Onah: There's a scene in the movie where somebody says to him, "You're not black black." That really happened to me when I was in the middle of a chemistry class. Somehow race came up, and a student, who was actually a Filipino-American woman, said, "Julius isn't black." So that idea of not conforming to the expectation or the stereotype that people have of you was something that I have lived.
Also, the immigration experience—the idea of not feeling comfortable where you live. Being new to this country, and wanting to fit in, but not being sure, and also having parents who cannot necessarily fully appreciate your experience. My parents are from Nigeria and grew up in a really small village. And here I was growing up in America, and before that, I had lived all over the world. So there was just that disconnect as well. I think Luce's parents were actually more connected to him than mine, on some levels. But being white and being black, there are parts of Luce's experience that they'll never be able to fully appreciate or necessarily help him with.
And just a sense of confusion and alienation. Then, there were other specific things. I was a champion debater in high school. So I made Luce one. I thought that could become a forum to explore some of the ideas in the film. So I was just drawing on as many strengths of myself as possible to make it personal.
NFS: When you had finished the script, did you have an idea of who was going to finance the film, or who was going to help produce it?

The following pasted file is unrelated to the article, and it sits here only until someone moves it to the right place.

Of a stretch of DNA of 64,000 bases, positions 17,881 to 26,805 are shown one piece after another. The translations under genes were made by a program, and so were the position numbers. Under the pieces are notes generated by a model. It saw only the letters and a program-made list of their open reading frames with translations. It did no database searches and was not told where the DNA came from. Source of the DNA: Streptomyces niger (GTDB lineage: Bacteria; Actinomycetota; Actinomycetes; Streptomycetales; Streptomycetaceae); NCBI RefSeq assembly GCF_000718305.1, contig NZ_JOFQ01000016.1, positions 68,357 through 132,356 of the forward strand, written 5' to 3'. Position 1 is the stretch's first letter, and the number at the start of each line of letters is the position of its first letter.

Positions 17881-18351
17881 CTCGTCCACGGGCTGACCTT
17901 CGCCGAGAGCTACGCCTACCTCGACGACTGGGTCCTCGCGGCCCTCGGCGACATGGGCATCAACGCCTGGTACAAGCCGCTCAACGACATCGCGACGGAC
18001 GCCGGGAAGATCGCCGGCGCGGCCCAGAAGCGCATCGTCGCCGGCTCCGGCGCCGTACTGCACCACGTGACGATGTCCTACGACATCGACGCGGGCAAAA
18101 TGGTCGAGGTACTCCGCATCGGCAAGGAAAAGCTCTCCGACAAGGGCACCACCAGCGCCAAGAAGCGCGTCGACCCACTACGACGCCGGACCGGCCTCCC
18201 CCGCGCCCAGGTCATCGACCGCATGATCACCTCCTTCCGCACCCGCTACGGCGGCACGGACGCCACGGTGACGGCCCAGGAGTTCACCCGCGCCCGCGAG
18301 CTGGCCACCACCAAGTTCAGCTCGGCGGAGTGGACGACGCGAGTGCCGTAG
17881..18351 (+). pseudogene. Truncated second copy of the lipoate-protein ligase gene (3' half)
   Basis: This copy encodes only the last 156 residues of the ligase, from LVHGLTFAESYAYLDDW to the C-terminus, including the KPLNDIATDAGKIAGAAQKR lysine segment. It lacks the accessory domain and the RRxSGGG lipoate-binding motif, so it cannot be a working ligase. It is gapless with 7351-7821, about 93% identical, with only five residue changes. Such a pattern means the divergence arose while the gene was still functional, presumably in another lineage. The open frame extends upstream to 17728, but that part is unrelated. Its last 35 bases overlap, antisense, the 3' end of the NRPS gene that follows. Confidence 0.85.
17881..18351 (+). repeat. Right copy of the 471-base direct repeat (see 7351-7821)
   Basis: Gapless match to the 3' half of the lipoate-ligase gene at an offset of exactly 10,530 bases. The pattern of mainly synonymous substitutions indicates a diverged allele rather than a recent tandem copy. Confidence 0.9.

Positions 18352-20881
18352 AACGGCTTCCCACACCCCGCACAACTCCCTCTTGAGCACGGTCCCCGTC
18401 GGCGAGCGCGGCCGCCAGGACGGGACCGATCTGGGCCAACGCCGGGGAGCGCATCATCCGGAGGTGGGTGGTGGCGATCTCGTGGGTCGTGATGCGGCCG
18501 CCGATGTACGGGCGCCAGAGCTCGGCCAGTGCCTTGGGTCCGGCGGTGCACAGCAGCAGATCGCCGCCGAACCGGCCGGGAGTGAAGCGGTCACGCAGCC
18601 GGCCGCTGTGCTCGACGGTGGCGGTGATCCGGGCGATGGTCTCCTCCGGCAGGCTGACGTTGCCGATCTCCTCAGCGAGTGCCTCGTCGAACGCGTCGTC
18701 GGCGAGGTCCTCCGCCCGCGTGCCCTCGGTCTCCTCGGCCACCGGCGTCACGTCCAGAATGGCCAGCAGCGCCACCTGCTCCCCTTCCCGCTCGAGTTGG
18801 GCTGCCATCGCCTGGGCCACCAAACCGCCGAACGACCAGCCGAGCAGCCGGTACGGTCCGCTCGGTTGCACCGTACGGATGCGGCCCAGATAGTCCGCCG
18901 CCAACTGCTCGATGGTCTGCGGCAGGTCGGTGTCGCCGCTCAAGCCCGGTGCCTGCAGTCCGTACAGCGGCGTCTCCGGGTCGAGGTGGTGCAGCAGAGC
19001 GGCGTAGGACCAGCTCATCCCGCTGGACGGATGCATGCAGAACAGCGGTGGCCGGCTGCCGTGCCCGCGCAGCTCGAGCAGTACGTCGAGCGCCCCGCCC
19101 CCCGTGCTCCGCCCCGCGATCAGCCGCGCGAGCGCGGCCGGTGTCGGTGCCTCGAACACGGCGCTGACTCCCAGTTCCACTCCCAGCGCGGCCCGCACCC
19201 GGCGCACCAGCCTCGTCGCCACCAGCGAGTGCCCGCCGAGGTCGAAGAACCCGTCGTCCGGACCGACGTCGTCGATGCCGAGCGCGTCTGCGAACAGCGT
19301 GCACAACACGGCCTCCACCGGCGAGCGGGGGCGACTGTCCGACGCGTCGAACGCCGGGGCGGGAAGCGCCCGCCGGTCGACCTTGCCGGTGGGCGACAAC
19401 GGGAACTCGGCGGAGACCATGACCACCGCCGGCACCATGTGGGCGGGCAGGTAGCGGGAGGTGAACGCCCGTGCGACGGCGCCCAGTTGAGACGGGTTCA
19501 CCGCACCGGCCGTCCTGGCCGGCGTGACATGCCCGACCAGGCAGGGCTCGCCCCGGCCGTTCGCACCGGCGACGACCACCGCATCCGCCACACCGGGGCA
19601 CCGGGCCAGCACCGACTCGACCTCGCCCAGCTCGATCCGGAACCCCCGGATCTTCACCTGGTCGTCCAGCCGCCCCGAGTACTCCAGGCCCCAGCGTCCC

Onah: We had no idea who was going to finance it. This is one of those weird miracle stories of making an independent film. It's never happened like this to me before, and rarely ever happens to anybody I know. I remember I started my draft in January, and by April we had our script. Then I sent it to my agent, and J.C sent it to his agent. And literally within three weeks, we got calls from six or seven different production companies and financiers and actors who were just really responding to it. So we had choices. Eventually, we found somebody who was going to trust us. And I had the final cut on the movie, and nobody bothered me. It was a really, really great experience to work that way, and I feel really lucky about that.
NFS: What were you looking for in casting Luce?
Onah: Because there is a fair amount of dialogue in this story, somebody who could really control and command the language. And somebody who you would buy authentically being this all-star kid. Someone who is really smart, really articulate, and really charming.